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Secret Teachings Color Plates 00: Comte de St.-Germain


The great initiate who termed himself the Comte cd St.-Germain must not be confused with the French general of the same name, for the “Wonderman,” as M. de St.-Germain was often called, was not a scion of the French family. The theory long held that he was a Portuguese Jew has now been discarded as untenable. The most reasonable conclusion regarding his birth is that he was the legitimate son of Franz-Leopold, Prince Ragoczy of Transylvania; in fact the Comte de St.-Germain appeared in Leipzig in 1777 as Prince Ragoczy.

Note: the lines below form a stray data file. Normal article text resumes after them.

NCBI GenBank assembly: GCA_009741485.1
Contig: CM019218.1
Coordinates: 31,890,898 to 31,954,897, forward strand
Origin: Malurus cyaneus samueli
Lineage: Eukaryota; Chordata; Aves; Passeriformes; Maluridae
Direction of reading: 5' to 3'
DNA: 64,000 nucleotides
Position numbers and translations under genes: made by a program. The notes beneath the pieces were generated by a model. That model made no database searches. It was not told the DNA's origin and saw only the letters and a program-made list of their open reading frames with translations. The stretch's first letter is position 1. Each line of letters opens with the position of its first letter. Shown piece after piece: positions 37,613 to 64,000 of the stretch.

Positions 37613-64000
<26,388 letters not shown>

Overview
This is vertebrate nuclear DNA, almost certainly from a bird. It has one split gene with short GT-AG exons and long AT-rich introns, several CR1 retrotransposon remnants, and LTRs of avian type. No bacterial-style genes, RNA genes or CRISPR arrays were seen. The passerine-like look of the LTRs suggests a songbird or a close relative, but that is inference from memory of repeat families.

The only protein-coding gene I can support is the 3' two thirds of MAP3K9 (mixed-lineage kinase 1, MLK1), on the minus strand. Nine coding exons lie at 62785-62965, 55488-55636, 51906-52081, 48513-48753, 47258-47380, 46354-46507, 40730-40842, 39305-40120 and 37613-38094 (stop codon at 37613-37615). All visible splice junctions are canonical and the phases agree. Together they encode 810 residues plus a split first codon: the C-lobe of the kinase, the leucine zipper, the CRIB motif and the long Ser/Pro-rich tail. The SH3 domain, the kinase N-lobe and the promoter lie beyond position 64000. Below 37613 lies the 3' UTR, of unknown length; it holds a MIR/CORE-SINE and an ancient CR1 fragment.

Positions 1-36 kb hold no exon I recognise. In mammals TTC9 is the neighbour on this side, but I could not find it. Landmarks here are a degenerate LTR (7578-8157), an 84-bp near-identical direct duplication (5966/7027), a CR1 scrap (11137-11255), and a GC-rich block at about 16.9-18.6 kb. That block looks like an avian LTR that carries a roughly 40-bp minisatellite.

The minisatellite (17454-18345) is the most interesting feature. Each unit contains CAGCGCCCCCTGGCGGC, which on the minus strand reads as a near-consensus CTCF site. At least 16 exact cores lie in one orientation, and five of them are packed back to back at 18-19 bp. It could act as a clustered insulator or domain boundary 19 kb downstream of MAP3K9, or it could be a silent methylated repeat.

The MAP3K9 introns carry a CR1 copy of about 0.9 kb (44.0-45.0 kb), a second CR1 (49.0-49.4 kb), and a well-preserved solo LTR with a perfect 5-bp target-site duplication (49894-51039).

He also admitted to Prince Karl of Hesse that he was the son of Prince Ragoczy and that he was reared and educated by the last Duc de Medici.

The contradictory nature of the data regarding the Comte de St.-Germain is strikingly evidenced by several chronological inconsistencies. It is generally supposed that this mysterious adept was born in 1710, but the Countess v. Gergy declared that she had seen him during that year in Venice and that he appeared to be between forty-five and fifty years of age at that time. While the church register at Eckernförde contains a record of his death in 1784, it is known that he was seen upon several occasions subsequent to that date, having attended a Masonic conference in 1785 and having been recognized in Venice in 1788. The last historical mention of the Comte de St.-Germain was in 1822, at which time he was presumably on the eve of embarking for India.

(Illustration: J. A. Knapp)


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